Jargon a talking killer - Clarity in Communication



I was reminded of a presentation [1] by Al Winfield at ESW 2015 in February after reading point 5 "Replace jargon with clarity." of the hit post 10 top writing tips and the psychology behind them.

Listening to Mr. Winfield I immediately thought about the jargon that is used at the job site, or the office, every day. A great example is "throw the switch", how does someone throw a switch that can weigh hundreds of pounds? When I listened to Al's presentation and then re-read his paper, two items really intrigued me regarding jargon and electrical safety:

  1. If the listener (or reader) doesn't decode the message of the speaker (or writer) no communication has taken place.
  2. You can't throw a switch

Clear Communication

When you are at a tailboard or job box (jargon for pre-job meeting) you must be clear in how you present the details of the job, if the audience doesn't glean the same meaning as you intend no communication has taken place. Don't use words like:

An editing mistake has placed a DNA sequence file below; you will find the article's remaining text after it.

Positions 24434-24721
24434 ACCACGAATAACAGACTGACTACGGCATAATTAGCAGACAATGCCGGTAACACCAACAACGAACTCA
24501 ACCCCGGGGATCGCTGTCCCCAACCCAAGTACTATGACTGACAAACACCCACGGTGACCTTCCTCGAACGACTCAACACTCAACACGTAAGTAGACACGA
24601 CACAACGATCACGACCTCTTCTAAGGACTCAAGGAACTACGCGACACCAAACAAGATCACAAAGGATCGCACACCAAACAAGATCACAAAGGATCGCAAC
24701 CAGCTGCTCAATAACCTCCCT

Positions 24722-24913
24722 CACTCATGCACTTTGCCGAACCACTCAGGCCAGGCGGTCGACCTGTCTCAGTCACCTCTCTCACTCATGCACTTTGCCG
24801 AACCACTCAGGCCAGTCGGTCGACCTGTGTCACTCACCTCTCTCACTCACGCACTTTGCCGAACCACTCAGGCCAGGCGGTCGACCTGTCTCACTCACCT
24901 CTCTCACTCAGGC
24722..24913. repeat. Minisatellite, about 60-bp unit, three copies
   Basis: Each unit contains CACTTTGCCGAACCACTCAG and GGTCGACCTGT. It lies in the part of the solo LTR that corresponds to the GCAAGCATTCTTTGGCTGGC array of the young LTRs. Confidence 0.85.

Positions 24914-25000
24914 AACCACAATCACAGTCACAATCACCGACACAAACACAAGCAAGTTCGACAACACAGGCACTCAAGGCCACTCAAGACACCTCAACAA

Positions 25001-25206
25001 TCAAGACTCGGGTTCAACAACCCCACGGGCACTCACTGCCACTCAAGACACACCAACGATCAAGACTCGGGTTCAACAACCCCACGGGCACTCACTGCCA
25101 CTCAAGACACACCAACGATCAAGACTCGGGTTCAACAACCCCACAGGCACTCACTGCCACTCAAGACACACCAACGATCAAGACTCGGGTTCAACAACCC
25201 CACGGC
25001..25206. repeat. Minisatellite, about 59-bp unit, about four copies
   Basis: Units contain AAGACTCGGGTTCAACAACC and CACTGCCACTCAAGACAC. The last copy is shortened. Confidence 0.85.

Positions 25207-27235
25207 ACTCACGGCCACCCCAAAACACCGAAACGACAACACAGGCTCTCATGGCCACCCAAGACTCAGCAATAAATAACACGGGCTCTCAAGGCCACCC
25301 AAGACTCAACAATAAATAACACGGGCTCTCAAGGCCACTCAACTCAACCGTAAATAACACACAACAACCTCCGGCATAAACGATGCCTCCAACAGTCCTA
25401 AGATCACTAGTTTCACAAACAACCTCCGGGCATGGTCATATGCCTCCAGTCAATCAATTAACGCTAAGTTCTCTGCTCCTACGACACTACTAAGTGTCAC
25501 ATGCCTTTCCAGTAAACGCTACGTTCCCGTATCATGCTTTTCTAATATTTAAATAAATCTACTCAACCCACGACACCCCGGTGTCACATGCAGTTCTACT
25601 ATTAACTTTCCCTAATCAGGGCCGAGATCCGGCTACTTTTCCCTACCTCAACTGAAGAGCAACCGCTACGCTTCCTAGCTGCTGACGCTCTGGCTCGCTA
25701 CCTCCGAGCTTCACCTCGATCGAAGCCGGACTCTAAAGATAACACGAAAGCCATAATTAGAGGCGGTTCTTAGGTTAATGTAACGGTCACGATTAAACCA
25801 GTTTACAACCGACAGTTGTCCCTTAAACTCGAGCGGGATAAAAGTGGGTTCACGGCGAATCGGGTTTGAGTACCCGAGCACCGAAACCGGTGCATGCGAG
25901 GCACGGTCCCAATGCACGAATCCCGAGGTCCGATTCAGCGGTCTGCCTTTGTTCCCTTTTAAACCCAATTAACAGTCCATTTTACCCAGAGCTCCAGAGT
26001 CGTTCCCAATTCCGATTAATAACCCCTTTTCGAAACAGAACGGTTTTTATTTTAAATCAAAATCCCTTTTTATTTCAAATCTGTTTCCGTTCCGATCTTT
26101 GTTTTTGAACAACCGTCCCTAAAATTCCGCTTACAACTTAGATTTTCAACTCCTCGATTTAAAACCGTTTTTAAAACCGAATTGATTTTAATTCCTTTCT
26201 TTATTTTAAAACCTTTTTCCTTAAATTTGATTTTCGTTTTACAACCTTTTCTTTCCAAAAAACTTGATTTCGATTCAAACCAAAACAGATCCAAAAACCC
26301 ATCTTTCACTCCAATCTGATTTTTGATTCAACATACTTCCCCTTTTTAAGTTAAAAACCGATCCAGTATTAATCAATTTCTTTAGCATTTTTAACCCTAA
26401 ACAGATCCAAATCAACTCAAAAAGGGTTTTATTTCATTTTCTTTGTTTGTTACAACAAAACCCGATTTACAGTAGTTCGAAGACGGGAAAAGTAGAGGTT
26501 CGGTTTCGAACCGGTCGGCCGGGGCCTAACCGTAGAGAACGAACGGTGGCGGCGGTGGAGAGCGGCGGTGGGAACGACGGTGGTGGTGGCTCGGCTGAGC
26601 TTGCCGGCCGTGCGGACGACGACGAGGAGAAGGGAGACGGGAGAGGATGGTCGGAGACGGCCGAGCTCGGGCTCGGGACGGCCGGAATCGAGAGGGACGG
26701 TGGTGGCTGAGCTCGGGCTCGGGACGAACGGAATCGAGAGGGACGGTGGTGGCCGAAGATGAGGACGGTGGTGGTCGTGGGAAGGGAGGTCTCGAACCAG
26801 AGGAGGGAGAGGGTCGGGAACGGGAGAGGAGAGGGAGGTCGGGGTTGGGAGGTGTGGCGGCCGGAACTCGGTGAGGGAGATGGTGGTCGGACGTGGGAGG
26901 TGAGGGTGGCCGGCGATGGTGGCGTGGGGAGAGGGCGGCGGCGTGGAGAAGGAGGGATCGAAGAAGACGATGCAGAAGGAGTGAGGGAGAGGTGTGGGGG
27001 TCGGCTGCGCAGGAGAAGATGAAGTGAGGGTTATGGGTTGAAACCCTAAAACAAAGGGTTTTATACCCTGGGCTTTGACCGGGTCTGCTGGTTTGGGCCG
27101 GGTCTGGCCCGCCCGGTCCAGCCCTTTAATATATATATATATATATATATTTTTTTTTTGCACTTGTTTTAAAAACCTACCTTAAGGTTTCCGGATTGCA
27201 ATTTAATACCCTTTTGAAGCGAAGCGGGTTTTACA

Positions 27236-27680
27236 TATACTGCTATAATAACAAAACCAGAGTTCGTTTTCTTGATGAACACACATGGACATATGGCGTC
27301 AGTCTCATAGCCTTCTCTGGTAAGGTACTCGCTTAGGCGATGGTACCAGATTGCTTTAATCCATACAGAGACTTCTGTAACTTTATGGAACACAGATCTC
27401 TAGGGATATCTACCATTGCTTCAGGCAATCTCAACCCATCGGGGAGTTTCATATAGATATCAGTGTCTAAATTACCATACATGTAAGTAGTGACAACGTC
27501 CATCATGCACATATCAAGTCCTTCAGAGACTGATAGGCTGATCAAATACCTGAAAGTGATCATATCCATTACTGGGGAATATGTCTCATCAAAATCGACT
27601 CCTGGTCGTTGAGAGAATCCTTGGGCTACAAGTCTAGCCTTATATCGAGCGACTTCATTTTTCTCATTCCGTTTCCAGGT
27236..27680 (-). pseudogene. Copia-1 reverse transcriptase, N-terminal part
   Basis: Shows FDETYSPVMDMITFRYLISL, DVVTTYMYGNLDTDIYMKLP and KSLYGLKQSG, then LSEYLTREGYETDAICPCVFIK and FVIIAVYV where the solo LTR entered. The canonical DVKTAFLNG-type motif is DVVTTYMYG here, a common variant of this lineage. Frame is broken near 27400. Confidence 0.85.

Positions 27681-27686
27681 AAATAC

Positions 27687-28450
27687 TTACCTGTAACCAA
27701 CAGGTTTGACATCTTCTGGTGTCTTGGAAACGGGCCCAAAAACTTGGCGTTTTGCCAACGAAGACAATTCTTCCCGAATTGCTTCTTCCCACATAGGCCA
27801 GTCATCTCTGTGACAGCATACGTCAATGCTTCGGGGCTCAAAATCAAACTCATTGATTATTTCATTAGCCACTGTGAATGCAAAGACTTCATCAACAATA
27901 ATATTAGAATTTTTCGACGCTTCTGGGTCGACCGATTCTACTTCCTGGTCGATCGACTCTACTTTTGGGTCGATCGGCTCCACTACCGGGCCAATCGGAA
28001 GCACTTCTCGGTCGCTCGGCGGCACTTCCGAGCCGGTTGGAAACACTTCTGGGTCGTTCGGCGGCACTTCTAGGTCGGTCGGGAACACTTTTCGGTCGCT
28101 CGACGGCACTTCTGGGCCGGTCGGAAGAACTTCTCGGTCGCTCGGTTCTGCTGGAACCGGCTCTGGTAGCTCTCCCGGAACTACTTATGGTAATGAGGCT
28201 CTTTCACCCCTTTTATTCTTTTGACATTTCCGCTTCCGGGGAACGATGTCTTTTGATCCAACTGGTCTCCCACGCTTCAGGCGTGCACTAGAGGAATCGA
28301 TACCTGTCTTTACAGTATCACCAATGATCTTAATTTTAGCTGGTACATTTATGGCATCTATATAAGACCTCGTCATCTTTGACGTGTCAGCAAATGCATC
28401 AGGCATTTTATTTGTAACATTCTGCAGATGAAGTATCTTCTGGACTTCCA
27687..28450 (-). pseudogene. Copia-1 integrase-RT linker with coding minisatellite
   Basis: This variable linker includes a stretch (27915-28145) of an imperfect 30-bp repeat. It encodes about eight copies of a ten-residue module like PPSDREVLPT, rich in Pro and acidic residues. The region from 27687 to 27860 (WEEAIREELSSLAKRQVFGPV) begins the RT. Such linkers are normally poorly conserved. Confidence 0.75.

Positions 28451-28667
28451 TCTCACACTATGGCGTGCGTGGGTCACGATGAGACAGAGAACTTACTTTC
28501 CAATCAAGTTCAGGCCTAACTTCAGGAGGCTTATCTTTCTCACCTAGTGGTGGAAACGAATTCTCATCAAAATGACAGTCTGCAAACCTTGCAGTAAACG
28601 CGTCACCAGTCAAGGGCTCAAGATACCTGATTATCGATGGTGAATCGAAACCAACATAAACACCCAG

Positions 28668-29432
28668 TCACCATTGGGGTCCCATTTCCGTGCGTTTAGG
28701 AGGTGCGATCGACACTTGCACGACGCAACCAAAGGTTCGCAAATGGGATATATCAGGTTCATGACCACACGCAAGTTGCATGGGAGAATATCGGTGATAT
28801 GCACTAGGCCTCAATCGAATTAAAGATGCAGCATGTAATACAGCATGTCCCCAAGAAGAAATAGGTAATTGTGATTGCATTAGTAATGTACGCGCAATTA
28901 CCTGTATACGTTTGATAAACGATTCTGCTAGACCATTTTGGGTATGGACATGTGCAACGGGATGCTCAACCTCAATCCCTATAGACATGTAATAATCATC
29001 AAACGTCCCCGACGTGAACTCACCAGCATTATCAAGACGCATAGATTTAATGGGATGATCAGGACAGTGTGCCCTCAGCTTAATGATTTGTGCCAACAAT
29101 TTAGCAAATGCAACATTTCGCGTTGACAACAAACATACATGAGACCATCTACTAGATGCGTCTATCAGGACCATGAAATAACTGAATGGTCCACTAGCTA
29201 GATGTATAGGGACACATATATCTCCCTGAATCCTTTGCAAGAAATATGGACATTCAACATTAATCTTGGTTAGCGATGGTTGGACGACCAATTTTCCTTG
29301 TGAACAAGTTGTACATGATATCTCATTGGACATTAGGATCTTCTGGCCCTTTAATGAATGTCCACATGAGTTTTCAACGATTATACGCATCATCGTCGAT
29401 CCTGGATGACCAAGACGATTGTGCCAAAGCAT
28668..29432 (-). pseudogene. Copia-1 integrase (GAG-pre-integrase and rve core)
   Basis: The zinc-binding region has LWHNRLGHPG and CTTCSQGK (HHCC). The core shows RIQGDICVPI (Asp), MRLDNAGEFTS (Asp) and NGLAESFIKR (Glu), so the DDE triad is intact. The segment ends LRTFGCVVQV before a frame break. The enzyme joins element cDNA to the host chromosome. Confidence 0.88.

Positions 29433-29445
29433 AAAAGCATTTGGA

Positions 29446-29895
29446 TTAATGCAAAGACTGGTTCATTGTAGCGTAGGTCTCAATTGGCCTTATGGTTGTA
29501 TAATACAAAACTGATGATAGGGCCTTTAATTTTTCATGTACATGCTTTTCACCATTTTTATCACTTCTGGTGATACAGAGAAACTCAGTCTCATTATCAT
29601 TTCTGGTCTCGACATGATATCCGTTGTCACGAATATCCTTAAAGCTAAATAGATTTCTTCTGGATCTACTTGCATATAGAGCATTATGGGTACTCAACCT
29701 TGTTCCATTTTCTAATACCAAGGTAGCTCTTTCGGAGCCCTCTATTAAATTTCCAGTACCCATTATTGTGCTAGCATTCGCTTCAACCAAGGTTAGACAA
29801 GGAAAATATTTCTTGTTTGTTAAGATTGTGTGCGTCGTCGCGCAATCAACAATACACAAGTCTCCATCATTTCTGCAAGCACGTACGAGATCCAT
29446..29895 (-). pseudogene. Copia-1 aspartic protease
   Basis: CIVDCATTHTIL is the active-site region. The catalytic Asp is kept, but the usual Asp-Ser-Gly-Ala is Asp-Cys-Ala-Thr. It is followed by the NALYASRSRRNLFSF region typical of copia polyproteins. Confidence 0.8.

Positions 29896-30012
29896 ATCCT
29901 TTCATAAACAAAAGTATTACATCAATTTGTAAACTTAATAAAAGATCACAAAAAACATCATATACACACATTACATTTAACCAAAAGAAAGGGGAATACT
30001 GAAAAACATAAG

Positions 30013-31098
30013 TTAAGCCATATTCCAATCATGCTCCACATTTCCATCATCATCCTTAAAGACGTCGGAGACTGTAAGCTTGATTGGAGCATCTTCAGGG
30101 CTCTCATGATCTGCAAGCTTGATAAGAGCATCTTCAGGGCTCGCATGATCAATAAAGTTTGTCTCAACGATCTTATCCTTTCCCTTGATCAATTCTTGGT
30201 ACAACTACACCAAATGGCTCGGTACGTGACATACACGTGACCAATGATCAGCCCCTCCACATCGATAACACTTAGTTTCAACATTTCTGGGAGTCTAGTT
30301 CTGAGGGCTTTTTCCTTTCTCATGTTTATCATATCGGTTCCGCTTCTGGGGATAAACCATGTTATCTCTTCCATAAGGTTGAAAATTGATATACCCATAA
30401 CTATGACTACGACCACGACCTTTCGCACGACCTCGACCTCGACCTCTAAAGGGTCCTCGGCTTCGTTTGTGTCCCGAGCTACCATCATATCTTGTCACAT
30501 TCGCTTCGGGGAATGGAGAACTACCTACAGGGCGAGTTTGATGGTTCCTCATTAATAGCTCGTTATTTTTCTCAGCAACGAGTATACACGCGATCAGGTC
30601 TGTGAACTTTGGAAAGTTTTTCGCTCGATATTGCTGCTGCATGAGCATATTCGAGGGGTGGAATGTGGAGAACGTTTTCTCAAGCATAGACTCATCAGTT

• prior to
  • at the end of the day
  • as we speak
  • etc

Instead use words that are simple and concise like:

  • before
  • the objective is
  • now
  • etc

Be clear with the job objective, and precise in the communication of the tasks/hazards/etc.

Jargon and Electrical Safety

Every industry has jargon, and those that thrive in it. We use jargon for two reasons, to make others feel stupid and make ourselves feel smart.

Why you use jargon. You think jargon makes you sound sophisticated. Or you're hiding the fact that you don't actually understand what you're saying. - Without Bullshit

Understanding that most of the people you talk with have a 7th grade reading comprehension level, so you should always try to use words that a 7th grader could understand unless there is no substitute.

Using clear language allows listeners to grasp your meaning instantaneously.

Next time you need to throw a breaker make sure you communicate that you really want to open (or close) the breaker, and be sure that everyone around you knows exactly what is going to happen.

[1]The paper - Good Communications - The Essence of Safety